Monday, November 18, 2013

Rush Hour

We begin our lives with a few obligations, we pledge allegiance to the flag, we swear to return the  library books, but as we get older, we make vows, we make promises, we get burdened by commitment - to tell the truth and nothing but to love and cherish till death do us part. So we just keep running up the tab until we owe everything to everybody and suddenly think.

Frustration is not the key to any door. As Barbara Johnson once wrote,
“Patience is the ability to idle your
motor when you feel like stripping your
gears.” Patience is connected to so
much of our success. Without it, many
of our goals suffer.
Patience is a simple concept, but isn’t
an easy character trait to master!
Patience involves other character traits like empathy,
impulse control and respect. It also takes time, practice and
experience.

According to economists and writers, a good education can impart
skills like patience, manners, discipline and perseverance.
A Chinese proverb says it well, “One moment of patience may ward off
great disaster. One moment of impatience may ruin a whole life.”
Often the best teachers are our mistakes. When we step back, we
sometimes see that our mistakes were made in haste. As Dr. Robyn
Silverman once wrote, “Patience can prevent careless mistakes. You
may be the fastest at reaping what you sow but if, in your hastiness
you forget to plant the seed, you’ll be the first one with a handful of
dirt.” If you look back on the mistakes you or others you know have
made, how do you think patience could have saved them from the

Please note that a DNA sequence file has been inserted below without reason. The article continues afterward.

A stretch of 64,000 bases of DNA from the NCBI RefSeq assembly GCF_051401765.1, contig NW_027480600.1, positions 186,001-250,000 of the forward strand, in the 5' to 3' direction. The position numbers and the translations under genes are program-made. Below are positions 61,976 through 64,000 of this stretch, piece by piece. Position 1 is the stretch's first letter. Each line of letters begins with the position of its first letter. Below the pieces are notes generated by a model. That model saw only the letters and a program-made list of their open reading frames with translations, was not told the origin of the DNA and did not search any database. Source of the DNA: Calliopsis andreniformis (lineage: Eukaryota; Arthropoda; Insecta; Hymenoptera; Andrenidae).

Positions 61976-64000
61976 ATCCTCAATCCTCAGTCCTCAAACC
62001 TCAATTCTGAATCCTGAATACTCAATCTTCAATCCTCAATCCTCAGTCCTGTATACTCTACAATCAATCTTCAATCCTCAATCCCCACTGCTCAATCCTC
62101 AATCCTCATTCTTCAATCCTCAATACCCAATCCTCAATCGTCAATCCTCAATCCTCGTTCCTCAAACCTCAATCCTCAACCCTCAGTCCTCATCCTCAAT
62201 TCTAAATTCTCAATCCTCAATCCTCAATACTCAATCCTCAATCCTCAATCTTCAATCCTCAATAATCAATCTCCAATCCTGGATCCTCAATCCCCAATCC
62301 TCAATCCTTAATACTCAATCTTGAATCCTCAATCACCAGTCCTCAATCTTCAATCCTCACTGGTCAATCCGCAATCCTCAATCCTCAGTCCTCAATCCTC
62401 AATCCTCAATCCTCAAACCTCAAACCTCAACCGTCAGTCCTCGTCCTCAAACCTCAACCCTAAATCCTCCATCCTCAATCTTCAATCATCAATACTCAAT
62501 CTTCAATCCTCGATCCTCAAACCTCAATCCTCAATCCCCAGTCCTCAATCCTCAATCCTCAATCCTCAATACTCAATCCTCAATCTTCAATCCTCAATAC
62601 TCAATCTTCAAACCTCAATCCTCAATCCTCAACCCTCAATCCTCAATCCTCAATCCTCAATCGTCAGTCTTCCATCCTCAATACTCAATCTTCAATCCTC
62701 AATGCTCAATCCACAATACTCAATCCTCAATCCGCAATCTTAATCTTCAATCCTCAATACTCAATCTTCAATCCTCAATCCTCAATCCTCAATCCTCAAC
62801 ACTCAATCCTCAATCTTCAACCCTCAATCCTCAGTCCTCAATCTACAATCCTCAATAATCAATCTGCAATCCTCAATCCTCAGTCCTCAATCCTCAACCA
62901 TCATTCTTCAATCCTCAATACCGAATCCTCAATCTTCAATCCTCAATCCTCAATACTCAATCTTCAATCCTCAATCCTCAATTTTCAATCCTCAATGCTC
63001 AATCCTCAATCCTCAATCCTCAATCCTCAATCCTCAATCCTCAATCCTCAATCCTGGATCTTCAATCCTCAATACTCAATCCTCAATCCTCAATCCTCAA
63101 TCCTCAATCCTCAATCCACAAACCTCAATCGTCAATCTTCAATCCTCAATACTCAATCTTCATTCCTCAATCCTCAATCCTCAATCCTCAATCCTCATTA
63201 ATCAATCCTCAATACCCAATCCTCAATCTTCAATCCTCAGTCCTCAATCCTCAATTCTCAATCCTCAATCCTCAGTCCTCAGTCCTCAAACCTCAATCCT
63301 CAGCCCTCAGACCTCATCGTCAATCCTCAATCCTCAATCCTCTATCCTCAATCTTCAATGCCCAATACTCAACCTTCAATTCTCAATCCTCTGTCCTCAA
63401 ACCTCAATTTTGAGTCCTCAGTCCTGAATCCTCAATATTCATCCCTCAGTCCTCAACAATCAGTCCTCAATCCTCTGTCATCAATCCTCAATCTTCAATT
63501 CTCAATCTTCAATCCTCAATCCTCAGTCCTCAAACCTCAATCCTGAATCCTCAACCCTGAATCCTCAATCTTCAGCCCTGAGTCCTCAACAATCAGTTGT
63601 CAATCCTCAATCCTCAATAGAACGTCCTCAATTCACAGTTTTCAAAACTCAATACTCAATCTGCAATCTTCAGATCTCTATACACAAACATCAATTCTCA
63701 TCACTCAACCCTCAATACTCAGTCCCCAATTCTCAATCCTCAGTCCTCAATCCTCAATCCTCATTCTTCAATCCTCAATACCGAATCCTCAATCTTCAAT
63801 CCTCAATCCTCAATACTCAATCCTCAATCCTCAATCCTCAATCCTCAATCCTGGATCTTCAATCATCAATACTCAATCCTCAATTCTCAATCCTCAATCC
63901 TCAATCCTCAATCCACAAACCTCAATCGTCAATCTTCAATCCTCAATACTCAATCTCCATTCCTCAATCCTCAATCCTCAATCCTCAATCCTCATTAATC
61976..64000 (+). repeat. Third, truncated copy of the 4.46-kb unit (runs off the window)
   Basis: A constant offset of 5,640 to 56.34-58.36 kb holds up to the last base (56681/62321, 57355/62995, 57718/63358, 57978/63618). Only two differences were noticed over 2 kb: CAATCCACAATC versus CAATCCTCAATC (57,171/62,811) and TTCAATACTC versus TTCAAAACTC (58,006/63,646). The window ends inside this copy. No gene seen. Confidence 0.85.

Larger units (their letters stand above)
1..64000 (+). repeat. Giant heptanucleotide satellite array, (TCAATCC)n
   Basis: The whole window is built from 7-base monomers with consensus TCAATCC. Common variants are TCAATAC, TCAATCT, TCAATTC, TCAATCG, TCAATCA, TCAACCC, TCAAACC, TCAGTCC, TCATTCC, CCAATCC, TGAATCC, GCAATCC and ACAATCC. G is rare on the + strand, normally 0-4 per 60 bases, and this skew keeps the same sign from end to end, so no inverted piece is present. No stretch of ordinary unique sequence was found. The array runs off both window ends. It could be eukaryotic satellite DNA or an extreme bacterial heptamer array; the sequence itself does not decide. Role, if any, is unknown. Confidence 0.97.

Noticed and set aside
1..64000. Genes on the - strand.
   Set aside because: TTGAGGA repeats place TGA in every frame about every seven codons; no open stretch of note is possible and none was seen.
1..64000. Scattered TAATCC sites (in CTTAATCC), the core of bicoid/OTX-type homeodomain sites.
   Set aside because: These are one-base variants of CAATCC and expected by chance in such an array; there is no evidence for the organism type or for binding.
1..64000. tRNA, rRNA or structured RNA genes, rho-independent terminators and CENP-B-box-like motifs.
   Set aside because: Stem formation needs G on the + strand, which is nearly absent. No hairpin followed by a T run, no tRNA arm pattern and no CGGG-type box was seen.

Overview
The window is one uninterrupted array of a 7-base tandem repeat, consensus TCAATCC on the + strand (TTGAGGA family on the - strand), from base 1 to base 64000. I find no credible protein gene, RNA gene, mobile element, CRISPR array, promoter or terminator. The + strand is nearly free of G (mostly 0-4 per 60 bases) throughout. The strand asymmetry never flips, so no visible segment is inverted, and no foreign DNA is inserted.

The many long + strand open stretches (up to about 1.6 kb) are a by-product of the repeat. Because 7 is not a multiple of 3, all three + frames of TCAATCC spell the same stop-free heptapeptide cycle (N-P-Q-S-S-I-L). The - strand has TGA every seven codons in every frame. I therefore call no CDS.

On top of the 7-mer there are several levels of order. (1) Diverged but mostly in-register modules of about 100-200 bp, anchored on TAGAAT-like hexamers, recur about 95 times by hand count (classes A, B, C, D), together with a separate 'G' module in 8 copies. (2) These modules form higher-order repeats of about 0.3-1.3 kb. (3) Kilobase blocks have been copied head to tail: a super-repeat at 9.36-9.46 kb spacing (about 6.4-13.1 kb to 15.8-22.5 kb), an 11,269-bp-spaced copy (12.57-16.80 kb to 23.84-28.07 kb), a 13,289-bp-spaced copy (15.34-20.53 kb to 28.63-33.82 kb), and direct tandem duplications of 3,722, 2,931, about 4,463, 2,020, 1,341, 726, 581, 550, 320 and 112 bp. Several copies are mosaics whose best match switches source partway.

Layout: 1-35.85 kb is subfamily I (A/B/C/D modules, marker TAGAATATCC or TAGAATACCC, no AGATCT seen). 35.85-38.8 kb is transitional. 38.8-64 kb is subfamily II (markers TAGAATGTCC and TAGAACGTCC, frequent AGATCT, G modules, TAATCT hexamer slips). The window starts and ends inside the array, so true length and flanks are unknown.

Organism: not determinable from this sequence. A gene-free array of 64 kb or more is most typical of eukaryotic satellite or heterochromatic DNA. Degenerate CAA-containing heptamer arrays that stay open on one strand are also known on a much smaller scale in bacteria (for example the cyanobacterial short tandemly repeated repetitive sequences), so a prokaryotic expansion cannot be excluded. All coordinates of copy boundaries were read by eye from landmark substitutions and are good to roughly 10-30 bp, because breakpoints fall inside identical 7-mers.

negative results they have achieved?
Here are some ways to help you gain some patience and stay
calm when life gets a little hectic:
1. Take time to take a breath: When you
are over-scheduled it can make anyone’s patience wear thin. Take a
look at the schedule and make sure that there is time to stop running.
If there isn’t, ask yourself, what can I take out of my schedule to make
room for…me?
2.  Make the time to do something unique : It doesn’t need to be
anything fancy. Pull the shades and watch a movie. Bring out the game
boards and have a me game night
3.  Ask, what’s this all about?: When things get tense and tempers
run hot, ask yourself where the frustration is coming from this time.
Is it something that can be addressed? Sometimes we get frustrated
with each other when the real problem is that we need help with a
subject in school, we’re worried about work, or we’re involved in a
conflict with a friend. When we shine high beams on the real problem,
we can better cope.
4.  Apologize: When we say something we don’t mean, we need to be
accountable for it. That means both apologizing for it and taking steps
to make it better. We need to know that simply brushing
negativity under the rug is not the answer and only creates resentment
and impatience. Accountability, on the other hand, creates
understanding and patience.
5.  Acknowledge that it’s hard: The school year can get hectic.
Running around isn’t easy but sometimes, it’s necessary. Just allowing
everyone to admit that it’s stressful and challenging can do wonders
for dispersing the anxiety and frustration that leads to impatience
6.  Find out if this is what everyone wants: Sometimes we run
around because we are doing things that are necessary and desired.
Other times, we do it because “everyone else is” or “it’s what we’ve
always done.” Stop and ask, “is this what we want?” Sometimes you’ll
find that the impatience stems from a desire to pair things down,
simplify, and slow down the pace.

Today be calm, take a deep breathe and avoid the rush hour syndrome.

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